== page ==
Valente (The Boy Who Lost Fairyland, 2015, etc.) reimagines “Snow White” as a story set in an extravagantly imagined Wild West and propelled by a sharpshooting, half-Crow heroine.
Valente’s Snow White is the daughter of Mr. H, a greedy man who made his fortune on Nevada silver mines and married a woman of the Crow people named Gun That Sings as a way to possess her beauty completely. When Gun That Sings dies in childbirth, her daughter is left to a lonely childhood cloistered in luxury and often neglected by a father embarrassed by the reality of her half-Crow, half-white heritage. Mr. H remarries, and his new wife, a cruel woman with mysterious and unpleasant powers, gives her stepdaughter the name “Snow White” as an insult against her darker skin. Snow White endures outrageous and inventive abuse of mind and body until she grows up and finds herself a young woman with the grit and fierceness necessary to run away and discover her own life. Valente tells Snow White’s story with an enjoyably distinctive voice, one that nods to the vernacular of both the fictional Old West and fairy tales, and manages to be equally vivid when coming straight through Snow White as she narrates her childhood and through the voice of a narrator describing her adventures when the novella pivots partway through. Her Wild West is crammed with fascinating details (a gemstone mine with an underground saloon; a town run by extraordinary women outlaws) and disturbing magic (a mirror whose reflections have their own enchanted life; a boy who's part deer), all offered with a sharp eye for how the strange reflects the most ordinary, most interesting parts of being human.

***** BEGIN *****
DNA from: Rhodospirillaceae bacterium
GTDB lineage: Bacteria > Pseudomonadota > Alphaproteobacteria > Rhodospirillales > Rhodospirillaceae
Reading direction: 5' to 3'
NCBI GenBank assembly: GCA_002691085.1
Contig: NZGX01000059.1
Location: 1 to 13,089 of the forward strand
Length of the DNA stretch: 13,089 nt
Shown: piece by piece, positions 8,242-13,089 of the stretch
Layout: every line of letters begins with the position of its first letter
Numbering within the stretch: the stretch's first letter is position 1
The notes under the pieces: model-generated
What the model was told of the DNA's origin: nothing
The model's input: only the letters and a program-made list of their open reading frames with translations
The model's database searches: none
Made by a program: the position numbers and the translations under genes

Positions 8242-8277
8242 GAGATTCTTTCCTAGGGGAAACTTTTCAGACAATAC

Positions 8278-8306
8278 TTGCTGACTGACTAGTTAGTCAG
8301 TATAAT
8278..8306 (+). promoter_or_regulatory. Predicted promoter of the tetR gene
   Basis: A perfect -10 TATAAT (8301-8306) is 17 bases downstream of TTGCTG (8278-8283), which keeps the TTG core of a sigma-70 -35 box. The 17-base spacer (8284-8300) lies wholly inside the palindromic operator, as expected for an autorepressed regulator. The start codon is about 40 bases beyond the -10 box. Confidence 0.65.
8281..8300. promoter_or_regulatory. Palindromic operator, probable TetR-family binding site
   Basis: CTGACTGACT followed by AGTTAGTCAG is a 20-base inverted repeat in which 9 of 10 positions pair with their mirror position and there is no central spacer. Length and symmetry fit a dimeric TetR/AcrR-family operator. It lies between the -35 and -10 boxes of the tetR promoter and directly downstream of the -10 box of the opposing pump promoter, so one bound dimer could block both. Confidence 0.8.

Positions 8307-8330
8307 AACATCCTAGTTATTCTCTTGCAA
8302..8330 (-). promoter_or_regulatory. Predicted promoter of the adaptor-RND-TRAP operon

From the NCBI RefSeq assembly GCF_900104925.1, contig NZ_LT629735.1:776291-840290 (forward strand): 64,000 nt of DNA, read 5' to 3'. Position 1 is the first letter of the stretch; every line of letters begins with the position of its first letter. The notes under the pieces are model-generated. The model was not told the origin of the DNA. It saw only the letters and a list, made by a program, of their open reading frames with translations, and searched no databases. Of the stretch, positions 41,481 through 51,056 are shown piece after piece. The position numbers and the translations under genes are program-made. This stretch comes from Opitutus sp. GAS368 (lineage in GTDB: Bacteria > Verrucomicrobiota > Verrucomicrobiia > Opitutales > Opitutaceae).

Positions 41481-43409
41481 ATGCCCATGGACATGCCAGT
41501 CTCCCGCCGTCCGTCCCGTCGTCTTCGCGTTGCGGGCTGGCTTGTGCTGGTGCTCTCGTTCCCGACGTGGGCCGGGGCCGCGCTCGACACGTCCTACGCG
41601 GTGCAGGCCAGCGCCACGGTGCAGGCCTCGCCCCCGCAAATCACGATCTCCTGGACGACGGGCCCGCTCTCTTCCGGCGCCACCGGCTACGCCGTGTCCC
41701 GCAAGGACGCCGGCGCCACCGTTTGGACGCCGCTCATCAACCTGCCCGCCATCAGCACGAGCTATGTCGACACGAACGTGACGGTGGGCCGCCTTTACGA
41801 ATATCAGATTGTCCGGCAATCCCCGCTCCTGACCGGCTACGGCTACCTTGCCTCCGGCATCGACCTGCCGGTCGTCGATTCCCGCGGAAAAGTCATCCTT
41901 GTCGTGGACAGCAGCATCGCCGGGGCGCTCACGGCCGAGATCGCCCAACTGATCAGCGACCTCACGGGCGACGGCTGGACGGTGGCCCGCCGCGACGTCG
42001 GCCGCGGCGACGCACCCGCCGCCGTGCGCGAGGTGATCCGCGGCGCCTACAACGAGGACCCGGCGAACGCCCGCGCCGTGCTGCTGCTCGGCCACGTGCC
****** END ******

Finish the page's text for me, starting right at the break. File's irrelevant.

Though the ending rushes in unexpectedly, this is an engaging and delightfully written tale.